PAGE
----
Medicare Advantage premiums are usually very low. Most areas of the country even have plans that offer a $0 monthly premium. Keep in mind that a $0 premium doesn’t mean these plans are free. You’ll still have to pay your Part B premium and the Medicare Advantage plan will have cost-sharing amounts that you’re responsible for.

Now that you have an idea of how Original Medicare and Medicare Advantage plans work, let’s do a side-by-side comparison of the two options.

Original Medicare vs. Medicare Advantage

When comparing these two kinds of plans, it’s essential to consider coverage, cost, and flexibility.


Original Medicare offers broad coverage for hospital and medical services but does not include coverage for prescription drugs or routine and preventive dental, vision, and hearing care. Medicare Advantage plans, on the other hand, usually wrap all these benefits into one plan. However, understand that every Medicare Advantage plan is different, so you’ll need to check the plan’s summary of benefits to find out what is included in the plans in your area.

original medicare vs medicare advantage: comparing an orange and apple


If you only have Original Medicare, you’ll have a Part B premium. In addition, you’ll be responsible for deductibles and copays associated with the treatment you receive. The most notable point here is that Original Medicare has no out-of-pocket limit. Remember how we said Part B pays about 80% of the cost? That may sound wonderful initially, but what if you have a $100,000 surgery? That 20% can add up quickly.

Also, if you have Original Medicare, you’ll likely want to enroll in Medicare Part D, a Medicare Supplement plan, and a Dental, Vision, and Hearing plan. All these premiums may end up costing you several hundred dollars per month.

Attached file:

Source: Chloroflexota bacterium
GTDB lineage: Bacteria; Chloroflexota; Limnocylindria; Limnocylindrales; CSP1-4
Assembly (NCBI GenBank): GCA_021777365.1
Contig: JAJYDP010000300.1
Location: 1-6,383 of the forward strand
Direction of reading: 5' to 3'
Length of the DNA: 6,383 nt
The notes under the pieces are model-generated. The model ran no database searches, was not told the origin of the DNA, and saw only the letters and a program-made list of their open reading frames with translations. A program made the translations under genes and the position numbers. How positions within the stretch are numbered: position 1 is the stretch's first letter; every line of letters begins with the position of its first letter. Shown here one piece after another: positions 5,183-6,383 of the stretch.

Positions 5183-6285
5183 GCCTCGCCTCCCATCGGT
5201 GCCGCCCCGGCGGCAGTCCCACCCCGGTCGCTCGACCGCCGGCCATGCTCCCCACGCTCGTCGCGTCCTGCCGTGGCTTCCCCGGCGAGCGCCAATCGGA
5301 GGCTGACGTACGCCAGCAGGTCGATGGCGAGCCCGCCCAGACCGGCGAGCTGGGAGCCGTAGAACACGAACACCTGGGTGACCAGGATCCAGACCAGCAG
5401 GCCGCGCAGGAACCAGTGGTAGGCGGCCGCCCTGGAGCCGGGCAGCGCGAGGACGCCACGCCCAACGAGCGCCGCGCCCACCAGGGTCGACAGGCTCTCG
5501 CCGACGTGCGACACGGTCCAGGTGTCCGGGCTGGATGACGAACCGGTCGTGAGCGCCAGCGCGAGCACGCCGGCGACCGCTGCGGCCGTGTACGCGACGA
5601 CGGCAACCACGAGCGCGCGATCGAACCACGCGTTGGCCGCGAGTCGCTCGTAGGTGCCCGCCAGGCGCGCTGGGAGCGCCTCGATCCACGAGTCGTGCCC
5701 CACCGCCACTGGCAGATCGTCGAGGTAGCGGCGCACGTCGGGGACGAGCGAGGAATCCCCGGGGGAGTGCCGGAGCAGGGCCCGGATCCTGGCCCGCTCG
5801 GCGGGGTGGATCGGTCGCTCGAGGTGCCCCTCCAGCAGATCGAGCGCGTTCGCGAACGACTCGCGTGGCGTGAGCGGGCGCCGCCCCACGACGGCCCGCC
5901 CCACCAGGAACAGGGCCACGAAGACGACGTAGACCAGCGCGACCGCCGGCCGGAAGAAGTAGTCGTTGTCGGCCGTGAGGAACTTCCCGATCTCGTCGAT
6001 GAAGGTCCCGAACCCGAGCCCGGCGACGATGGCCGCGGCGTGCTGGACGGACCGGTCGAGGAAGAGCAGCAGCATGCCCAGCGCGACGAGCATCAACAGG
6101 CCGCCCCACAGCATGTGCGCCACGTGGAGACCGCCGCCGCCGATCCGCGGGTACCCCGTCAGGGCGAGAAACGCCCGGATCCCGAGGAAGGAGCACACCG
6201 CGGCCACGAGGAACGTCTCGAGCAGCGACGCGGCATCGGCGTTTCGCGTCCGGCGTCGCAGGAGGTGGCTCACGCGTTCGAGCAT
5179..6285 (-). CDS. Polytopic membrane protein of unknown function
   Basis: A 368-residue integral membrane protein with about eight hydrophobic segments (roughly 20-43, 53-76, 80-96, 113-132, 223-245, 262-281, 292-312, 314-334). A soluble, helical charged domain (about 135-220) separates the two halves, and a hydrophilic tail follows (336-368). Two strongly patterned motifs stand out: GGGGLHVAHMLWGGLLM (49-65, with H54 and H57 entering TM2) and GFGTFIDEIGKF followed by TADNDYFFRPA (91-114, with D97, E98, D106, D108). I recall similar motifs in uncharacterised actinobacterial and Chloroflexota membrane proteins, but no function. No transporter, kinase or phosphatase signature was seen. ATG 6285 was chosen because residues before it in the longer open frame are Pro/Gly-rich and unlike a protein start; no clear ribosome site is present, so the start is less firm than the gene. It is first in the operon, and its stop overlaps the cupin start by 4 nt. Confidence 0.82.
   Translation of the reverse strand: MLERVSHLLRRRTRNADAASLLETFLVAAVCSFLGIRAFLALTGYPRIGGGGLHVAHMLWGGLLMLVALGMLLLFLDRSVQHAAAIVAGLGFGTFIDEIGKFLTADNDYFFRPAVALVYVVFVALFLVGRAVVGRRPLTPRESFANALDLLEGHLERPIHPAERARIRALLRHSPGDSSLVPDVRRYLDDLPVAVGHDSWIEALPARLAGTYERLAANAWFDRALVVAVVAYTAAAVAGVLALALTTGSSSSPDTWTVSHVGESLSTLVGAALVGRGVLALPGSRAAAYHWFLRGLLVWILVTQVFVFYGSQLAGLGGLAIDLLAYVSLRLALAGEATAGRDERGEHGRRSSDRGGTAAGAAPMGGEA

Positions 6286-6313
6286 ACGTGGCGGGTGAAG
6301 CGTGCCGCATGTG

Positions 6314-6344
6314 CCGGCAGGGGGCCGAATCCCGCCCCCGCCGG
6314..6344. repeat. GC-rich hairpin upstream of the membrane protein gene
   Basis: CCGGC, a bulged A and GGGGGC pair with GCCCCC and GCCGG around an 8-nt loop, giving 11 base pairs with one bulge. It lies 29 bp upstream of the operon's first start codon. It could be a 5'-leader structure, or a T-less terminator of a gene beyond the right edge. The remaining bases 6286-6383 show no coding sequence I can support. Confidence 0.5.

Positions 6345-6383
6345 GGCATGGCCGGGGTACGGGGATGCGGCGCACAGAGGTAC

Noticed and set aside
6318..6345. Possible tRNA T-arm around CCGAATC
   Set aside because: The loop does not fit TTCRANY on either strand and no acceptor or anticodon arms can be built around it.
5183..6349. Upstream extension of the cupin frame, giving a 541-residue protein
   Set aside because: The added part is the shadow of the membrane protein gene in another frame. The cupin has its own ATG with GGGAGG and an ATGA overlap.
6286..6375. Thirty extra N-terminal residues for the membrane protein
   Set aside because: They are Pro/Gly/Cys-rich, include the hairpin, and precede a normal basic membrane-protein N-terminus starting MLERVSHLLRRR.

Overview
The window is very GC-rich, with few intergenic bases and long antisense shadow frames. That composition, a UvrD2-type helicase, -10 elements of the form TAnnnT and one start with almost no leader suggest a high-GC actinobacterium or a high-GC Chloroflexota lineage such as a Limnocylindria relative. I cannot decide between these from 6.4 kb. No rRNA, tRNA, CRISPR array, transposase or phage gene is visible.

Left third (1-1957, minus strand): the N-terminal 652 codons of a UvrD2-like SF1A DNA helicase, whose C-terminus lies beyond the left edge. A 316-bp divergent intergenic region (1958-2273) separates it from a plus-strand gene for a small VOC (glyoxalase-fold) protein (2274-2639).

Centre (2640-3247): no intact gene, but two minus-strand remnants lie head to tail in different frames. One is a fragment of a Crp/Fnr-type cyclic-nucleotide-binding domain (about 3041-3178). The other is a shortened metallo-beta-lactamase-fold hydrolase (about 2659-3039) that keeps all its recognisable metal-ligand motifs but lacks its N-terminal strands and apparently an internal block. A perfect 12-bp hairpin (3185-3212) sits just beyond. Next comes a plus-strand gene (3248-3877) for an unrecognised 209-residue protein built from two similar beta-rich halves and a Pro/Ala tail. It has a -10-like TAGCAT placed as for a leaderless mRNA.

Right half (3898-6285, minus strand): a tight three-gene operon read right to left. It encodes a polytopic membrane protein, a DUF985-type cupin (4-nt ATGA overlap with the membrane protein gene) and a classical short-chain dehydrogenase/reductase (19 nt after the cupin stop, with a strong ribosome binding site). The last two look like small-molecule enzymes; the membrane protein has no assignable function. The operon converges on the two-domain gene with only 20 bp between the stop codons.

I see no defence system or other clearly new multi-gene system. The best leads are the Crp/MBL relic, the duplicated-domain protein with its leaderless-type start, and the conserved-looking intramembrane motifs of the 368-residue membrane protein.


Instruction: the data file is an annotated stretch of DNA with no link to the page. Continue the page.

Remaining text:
As we mentioned earlier, Medicare Advantage plans have low monthly premiums and you won’t need multiple policies since they offer comprehensive coverage. While you will still have cost-sharing responsibilities, each plan has a maximum out-of-pocket (MOOP), unlike Original Medicare. This means that even if you have multiple hospital stays or surgeries during the year, you know your cost is capped.


Original Medicare offers a bit more flexibility than Medicare Advantage plans. Under Original Medicare, you can see any provider that accepts Medicare. Since about 96% of providers take Medicare, you’ll have lots of freedom to choose the providers you want.

Medicare Advantage plans rely on a provider network. Depending on what type of Medicare Advantage plan you have, you may or may not have coverage outside of your network. If you are someone who travels frequently, this could be an issue.

In addition, most Part C plans have rules on how you receive care. Some treatments and prescriptions require prior authorization or a process called Step Therapy. This is generally not the case in Original Medicare, allowing you to get the care you need faster.

Choosing between Original Medicare and Medicare Advantage is a personal decision. It’s important that you consider your unique needs and budget to determine which option is better for you. By working with an agent at Local Medicare Specialists, you can get peace of mind knowing you’ve made the right decision. Our team of experts is here to educate you on all things Medicare and help you enroll in the plans you want. Call us today to schedule your consultation.